5 Relationship Killers and How to Avoid Them

May 15, 2024 | News

Here are five major relationship killers you may want to avoid:

1. Controlling Behaviour
Most people enter a relationship with a deep fear of rejection, and this fear motivates various forms of controlling behaviour. Controlling behaviour falls into two major categories: overt control and covert control. Overt control includes many forms of attack, such as blaming anger, rage, violence, judgment, criticism and ridicule. Covert control includes compliance, enabling, withdrawal, defending, explaining, lying and denying. Often a person at the other end of attack will respond with some form of covert control in an attempt to have control over not being attacked. Controlling behaviour always results in resentment and emotional distance, bringing about the very rejection that it is meant to avoid. Do you try to control situations and your partner? What is the underlying fear that is driving this? How you can you turn your fear into courage?

2. Resistance
Many people enter a relationship with a deep fear of losing themselves. The moment they experience their partner wanting control over them, they respond with resistance- withdrawal. When one partner is controlling and the other is resistant which
is really an attempt to have control over not being controlled – the relationship becomes immobilised. Partners in this relationship system feel frustrated, stagnant, and resentful. Are you worried about losing yourself and losing control? What needs to happen inside of you so that you do not feel like you will lose control? How can you trust yourself more? Have you learnt the lessons from the past. Reflect on that and ask yourself why you felt you have lost yourself or control before and how can you change that pattern.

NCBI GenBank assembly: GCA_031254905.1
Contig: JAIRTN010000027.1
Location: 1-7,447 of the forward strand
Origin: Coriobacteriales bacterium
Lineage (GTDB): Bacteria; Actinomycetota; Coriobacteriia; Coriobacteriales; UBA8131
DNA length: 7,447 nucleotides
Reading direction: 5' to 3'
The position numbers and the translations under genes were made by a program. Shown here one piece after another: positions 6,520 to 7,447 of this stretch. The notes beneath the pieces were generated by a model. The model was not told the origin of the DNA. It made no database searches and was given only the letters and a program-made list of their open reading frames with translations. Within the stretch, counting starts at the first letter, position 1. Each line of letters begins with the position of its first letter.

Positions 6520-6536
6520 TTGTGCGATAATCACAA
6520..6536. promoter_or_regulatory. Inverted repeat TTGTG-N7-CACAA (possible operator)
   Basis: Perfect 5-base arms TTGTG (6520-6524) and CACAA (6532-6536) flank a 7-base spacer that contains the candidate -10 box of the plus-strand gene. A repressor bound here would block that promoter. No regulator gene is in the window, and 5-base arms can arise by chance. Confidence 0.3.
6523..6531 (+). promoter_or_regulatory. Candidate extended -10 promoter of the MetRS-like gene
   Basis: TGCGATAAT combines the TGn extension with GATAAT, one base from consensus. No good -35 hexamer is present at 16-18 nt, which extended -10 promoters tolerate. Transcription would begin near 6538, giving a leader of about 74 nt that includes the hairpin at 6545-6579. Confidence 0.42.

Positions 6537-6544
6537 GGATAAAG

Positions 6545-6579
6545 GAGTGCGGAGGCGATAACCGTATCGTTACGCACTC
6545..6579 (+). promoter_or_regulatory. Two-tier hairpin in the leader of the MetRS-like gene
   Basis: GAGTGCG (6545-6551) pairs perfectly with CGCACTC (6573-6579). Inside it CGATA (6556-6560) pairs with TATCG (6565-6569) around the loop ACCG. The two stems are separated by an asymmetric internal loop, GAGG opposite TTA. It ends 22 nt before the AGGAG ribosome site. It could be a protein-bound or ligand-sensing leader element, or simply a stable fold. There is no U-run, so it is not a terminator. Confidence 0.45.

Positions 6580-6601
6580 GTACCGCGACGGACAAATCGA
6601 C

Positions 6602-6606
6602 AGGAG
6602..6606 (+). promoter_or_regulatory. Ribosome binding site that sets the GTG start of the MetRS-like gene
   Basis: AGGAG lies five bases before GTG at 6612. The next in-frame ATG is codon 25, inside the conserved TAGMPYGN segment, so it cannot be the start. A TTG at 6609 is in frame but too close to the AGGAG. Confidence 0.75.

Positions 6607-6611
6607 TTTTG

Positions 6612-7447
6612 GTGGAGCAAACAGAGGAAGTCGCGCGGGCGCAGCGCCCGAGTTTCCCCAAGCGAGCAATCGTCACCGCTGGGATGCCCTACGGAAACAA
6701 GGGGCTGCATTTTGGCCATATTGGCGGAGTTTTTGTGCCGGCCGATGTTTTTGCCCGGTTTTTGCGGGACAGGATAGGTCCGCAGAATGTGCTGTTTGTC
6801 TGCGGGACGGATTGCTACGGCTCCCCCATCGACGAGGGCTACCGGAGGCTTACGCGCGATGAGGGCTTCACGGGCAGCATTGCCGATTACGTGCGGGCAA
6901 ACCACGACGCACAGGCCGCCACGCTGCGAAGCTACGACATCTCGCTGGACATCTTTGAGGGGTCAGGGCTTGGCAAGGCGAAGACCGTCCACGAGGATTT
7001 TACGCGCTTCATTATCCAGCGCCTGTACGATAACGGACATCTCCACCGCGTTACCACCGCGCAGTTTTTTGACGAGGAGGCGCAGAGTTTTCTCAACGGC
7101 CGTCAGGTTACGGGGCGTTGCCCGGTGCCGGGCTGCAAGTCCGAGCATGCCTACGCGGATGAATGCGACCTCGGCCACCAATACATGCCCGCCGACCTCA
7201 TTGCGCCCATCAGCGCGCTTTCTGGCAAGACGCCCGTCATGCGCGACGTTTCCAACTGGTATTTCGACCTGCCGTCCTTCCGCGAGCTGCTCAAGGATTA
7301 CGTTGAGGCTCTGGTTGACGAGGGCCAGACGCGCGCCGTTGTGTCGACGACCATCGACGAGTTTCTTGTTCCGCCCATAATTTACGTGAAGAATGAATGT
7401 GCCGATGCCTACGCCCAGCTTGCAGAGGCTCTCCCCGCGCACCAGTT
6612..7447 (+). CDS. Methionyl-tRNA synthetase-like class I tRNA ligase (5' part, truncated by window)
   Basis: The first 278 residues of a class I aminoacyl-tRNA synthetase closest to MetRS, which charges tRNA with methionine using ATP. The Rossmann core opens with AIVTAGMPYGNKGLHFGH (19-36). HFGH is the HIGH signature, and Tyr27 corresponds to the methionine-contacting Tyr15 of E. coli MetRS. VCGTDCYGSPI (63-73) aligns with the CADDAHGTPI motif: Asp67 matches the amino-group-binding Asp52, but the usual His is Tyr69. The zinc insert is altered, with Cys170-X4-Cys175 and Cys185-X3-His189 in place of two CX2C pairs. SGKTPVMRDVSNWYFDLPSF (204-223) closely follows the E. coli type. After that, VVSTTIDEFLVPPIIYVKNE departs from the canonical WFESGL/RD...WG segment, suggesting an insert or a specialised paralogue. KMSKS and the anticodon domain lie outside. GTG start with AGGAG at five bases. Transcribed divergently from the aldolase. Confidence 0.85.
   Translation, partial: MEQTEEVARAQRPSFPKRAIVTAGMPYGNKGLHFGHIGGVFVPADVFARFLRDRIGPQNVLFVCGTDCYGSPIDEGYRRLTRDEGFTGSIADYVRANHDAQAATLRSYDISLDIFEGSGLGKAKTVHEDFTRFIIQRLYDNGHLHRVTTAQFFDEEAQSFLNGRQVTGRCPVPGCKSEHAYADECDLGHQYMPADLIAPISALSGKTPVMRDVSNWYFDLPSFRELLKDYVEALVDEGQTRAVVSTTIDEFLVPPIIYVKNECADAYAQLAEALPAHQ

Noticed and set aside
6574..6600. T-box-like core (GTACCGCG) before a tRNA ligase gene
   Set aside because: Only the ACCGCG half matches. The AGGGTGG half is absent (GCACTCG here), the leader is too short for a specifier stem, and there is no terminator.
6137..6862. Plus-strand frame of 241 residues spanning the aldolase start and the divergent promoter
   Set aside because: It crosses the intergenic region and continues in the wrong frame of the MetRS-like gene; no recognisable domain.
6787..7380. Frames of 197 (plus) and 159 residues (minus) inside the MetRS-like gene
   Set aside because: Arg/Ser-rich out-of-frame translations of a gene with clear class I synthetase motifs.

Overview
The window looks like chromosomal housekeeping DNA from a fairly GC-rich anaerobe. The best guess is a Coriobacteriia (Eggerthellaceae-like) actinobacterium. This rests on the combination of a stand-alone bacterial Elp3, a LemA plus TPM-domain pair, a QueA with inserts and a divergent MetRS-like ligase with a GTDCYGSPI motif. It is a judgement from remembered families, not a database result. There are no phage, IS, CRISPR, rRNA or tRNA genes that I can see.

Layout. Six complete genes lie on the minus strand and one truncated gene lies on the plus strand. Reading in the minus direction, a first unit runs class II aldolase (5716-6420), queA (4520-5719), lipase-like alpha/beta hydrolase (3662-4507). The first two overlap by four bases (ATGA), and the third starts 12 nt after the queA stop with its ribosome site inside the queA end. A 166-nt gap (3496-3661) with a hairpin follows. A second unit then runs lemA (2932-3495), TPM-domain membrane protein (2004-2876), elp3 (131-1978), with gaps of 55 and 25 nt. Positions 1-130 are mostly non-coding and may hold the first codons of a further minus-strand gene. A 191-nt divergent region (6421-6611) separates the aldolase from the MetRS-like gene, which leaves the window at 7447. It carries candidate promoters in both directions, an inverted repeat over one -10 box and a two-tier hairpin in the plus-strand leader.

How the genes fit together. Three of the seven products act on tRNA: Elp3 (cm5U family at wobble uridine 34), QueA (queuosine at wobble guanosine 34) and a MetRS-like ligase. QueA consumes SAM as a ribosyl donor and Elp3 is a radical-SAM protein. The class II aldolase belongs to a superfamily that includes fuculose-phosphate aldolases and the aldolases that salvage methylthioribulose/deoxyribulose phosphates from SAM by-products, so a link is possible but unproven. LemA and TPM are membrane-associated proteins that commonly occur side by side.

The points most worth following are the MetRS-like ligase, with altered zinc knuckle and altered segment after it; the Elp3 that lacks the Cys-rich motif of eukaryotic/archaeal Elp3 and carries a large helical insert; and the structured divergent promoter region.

3. Neediness
Many people enter a relationship believing that it is their partner’s job to fill their emptiness, take away their loneliness, and make them feel good about themselves. When people have not learned how to take responsibility for their own feelings and
needs, and to define their own self-worth, they may pull on their partner and others to fill them with the love they need. Your partner’s job is not to complete you, but to compliment you. Do you need to fill yourself first?

4. Substance and Process Addictions
Most people who feel empty inside turn to addictions. While no one plans on becoming an addict (in any realm) it can happen. This usually creates an unhealthy environment and relationships can be very challenging when one or both partners have addiction problems that need to be dealt with first.

5. Eyes on Your Partner
Many people are acutely aware of what their partner is doing that is causing relationship problems, but completely unaware of what they are doing. We need to understand that any relationship is a co-creation. Just like there are always two sides to a story; two perspectives; two experiences; there are two people creating this story. You cannot change anyone, only yourself; your perspective or your situation. Too many people think the other person needs to change. Whilst in some instances this is true, we need to start looking at ourselves first. What is it that you are dissatisfied with? Are you seeking your partner to change to make you feel better? What if they can’t or that is just them? What are you going to do? Can you reach for a different perspective that brings peace and harmony, or can you do something different or even, do you need to be responsible to move yourself out of the situation all together? What is it that you need to be responsible for? It is not your job to fix your partner. You can only change yourself.


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